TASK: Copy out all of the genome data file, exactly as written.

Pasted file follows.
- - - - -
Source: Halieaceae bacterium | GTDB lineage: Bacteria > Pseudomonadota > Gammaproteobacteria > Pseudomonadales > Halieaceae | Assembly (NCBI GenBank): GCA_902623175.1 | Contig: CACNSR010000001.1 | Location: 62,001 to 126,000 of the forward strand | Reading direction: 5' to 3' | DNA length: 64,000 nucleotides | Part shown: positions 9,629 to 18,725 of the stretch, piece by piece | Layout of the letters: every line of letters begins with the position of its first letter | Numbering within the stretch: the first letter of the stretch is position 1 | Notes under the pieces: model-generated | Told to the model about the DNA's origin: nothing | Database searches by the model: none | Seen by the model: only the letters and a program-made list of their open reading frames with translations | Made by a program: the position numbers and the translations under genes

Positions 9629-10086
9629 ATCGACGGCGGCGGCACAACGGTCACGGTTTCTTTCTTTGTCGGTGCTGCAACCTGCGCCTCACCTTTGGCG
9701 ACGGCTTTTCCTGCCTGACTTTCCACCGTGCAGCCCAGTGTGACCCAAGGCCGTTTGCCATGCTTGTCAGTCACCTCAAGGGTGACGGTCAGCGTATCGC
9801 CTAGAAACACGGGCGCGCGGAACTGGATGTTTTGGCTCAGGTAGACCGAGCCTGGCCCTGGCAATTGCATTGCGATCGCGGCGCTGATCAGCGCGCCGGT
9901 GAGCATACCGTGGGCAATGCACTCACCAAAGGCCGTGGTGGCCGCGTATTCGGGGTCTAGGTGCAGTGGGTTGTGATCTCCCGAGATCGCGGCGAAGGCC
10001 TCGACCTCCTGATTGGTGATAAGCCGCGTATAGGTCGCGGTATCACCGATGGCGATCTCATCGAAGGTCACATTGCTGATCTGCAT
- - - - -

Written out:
Source: Halieaceae bacterium | GTDB lineage: Bacteria > Pseudomonadota > Gammaproteobacteria > Pseudomonadales > Halieaceae | Assembly (NCBI GenBank): GCA_902623175.1 | Contig: CACNSR010000001.1 | Location: 62,001 to 126,000 of the forward strand | Reading direction: 5' to 3' | DNA length: 64,000 nucleotides | Part shown: positions 9,629 to 18,725 of the stretch, piece by piece | Layout of the letters: every line of letters begins with the position of its first letter | Numbering within the stretch: the first letter of the stretch is position 1 | Notes under the pieces: model-generated | Told to the model about the DNA's origin: nothing | Database searches by the model: none | Seen by the model: only the letters and a program-made list of their open reading frames with translations | Made by a program: the position numbers and the translations under genes

Positions 9629-10086
9629 ATCGACGGCGGCGGCACAACGGTCACGGTTTCTTTCTTTGTCGGTGCTGCAACCTGCGCCTCACCTTTGGCG
9701 ACGGCTTTTCCTGCCTGACTTTCCACCGTGCAGCCCAGTGTGACCCAAGGCCGTTTGCCATGCTTGTCAGTCACCTCAAGGGTGACGGTCAGCGTATCGC
9801 CTAGAAACACGGGCGCGCGGAACTGGATGTTTTGGCTCAGGTAGACCGAGCCTGGCCCTGGCAATTGCATTGCGATCGCGGCGCTGATCAGCGCGCCGGT
9901 GAGCATACCGTGGGCAATGCACTCACCAAAGGCCGTGGTGGCCGCGTATTCGGGGTCTAGGTGCAGTGGGTTGTGATCTCCCGAGATCGCGGCGAAGGCC
10001 TCGACCTCCTGATTGGTGATAAGCCGCGTATAGGTCGCGGTATCACCGATGGCGATCTCATCGAAGGTCACATTGCTGATCTGCAT